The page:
As president of ANC, Carole compiled a long list of achievements – a list far too long to include here. She established long-term financial stability at the college, expanded campus facilities through the construction of five new buildings, increased the number of American Indian instructors teaching at the college, and created a professional development program that helped dozens of college staff and faculty earn advanced degrees. Most importantly, ANC awarded certificates and degrees to more than 600 graduates during her tenure as president.

Many of Carole's greatest accomplishments at ANC focused on a common theme: her unwavering commitment to uphold the college's mission of "maintaining and revitalizing the indigenous lifeways of the Aaniinen and Nakoda nations." For example, in 2002, Carole and her son, Sean (Níiθʔuwʔɔ́ɔkʔi -Two Capture), teamed up to establish the college's American Indian Studies Department. Then, in 2003, Carole, along with Sean and his wife, Dr. Lynette (Stein) Chandler (Bitéθaaʔ), established the White Clay Language Immersion School, which was the first full-day Native language immersion school in the nation housed on a tribal college campus. Under Carole's leadership, Fort Belknap College changed its name to Aaniiih Nakoda College during a historic ceremony in September 2011. The current name not only recognizes the two tribal nations the college serves but marks an important step in celebrating tribal identity and embracing educational self-determination.

Carole's lasting mark on ANC can also be seen in several significant additions to the college's curriculum offerings. In 2016, Carole spearheaded the establishment of ANC's Associate of Science in Nursing-Registered Nursing program. Based on the Medicine Wheel paradigm, the nationally accredited "Grow Our Own" nursing program trains local nurses to provide culturally safe health care for residents of Fort Belknap and communities across Montana's Hi-Line. Then, in 2020, Carole presided over the establishment of ANC's first bachelor's degree program – a B.S. degree in Aaniiih Nakoda Ecology. This place-based, indigenous ecology program prepares graduates to become responsible caretakers and stewards of the Fort Belknap Indian Reservation and surrounding ancestral homelands.

These accomplishments directly express Carole's vision of high quality, culturally grounded postsecondary education for - and by - the Aaniinen and Nakoda nations of Fort Belknap. In recognition of her achievements, Carole was awarded an honorary doctorate in education from Montana State University for "her outstanding leadership at Fort Belknap College, her contribution to tribal colleges, and her efforts to preserve the Aaniiih language." In 2009, she was also recognized as the Tribal College Leader of the Year by the American Indian College Fund (AICF). She served on the AICF Board of Trustees (including terms as President and Vice President), the Montana State University Council of Elders, the Executive Board of the American Indian Higher Education Consortium (AIHEC), the American Council on Education's Commission on Advancement of Racial and Ethnic Equity, and the Northwest Commission on Colleges and Universities.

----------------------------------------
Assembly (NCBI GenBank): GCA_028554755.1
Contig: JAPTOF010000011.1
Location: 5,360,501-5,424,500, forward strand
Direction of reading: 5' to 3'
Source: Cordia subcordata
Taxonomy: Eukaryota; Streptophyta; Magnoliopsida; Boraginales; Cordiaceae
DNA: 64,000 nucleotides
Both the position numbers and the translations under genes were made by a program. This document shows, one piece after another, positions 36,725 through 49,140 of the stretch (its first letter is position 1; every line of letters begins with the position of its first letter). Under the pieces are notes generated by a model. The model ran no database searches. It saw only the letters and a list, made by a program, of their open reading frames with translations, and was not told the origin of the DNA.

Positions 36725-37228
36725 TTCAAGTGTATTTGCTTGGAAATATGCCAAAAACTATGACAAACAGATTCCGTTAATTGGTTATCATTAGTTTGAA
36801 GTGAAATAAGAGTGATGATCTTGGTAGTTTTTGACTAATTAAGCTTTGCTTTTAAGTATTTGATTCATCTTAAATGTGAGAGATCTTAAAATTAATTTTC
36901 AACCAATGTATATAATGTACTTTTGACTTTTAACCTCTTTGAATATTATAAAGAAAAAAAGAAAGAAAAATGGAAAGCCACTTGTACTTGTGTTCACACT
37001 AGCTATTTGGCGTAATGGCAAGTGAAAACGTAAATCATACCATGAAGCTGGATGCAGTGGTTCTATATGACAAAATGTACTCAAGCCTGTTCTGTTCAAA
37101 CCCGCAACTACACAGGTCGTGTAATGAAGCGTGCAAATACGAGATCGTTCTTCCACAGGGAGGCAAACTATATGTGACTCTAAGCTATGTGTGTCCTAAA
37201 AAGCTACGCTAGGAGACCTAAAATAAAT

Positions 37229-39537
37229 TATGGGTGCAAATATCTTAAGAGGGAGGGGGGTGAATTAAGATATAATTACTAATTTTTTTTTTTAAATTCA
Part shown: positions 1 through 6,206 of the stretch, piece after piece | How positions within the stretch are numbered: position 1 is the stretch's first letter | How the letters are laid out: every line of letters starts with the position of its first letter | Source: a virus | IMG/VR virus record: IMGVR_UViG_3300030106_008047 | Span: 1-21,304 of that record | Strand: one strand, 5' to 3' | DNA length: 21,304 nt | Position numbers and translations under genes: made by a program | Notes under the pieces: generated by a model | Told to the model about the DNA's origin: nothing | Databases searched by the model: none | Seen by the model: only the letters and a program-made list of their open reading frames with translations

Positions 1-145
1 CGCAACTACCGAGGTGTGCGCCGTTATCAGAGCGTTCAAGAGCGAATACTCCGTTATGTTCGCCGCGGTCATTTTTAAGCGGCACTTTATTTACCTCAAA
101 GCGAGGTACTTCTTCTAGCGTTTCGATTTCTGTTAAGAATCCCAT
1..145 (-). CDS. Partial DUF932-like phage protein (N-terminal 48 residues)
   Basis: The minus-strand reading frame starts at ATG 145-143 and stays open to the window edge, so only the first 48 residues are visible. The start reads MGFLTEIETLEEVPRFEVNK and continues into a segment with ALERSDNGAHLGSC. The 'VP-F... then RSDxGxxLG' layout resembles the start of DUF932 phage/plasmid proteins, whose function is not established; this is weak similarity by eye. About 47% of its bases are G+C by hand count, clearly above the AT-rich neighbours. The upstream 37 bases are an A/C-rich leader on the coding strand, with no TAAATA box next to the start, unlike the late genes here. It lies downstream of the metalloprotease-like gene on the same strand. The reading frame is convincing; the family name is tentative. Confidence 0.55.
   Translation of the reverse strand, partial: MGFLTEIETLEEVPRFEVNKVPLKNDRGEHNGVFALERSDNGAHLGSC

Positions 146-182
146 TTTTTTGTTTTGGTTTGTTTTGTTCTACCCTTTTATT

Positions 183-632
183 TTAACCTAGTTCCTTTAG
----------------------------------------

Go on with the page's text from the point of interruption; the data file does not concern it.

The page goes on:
Carole's accomplishments only tell part of the story of what made her such a great leader. They do not convey the profound personal impact she had on the lives of her colleagues, staff, and students. Those impacts and that legacy of compassion, kindness, loyalty, and wisdom are the most important of all.

When Carole retired in 2020, she could rest assured that her vision for the college would be carried forward under the next president, her son, Dr. Sean Chandler. One of Carole's greatest gifts to ANC and the people of Fort Belknap was the foresight she showed in preparing future leaders like Sean. With this legacy firmly in place, she positioned the college for long-term success that will last far beyond her two-decade tenure as president. In retirement, Carole enjoyed her final years in Harlem surrounded by family and friends. She is survived by her husband, Al; children, Scott, Dawn and Sean; adopted son, Ferlin Clark (NM); adopted sister, Elaine (Charles) McLaughlin (ND); grandchildren, Hayes, Hunter, Roam, Wozek, and Serena; and great grandchildren, Blaze and Ember. She was preceded in death by her parents, George and May (Decelles) Falcon; siblings, Ron and Carmen Jean; adopted mother, Regina Brave Bull; and daughter in law, Lynette Chandler.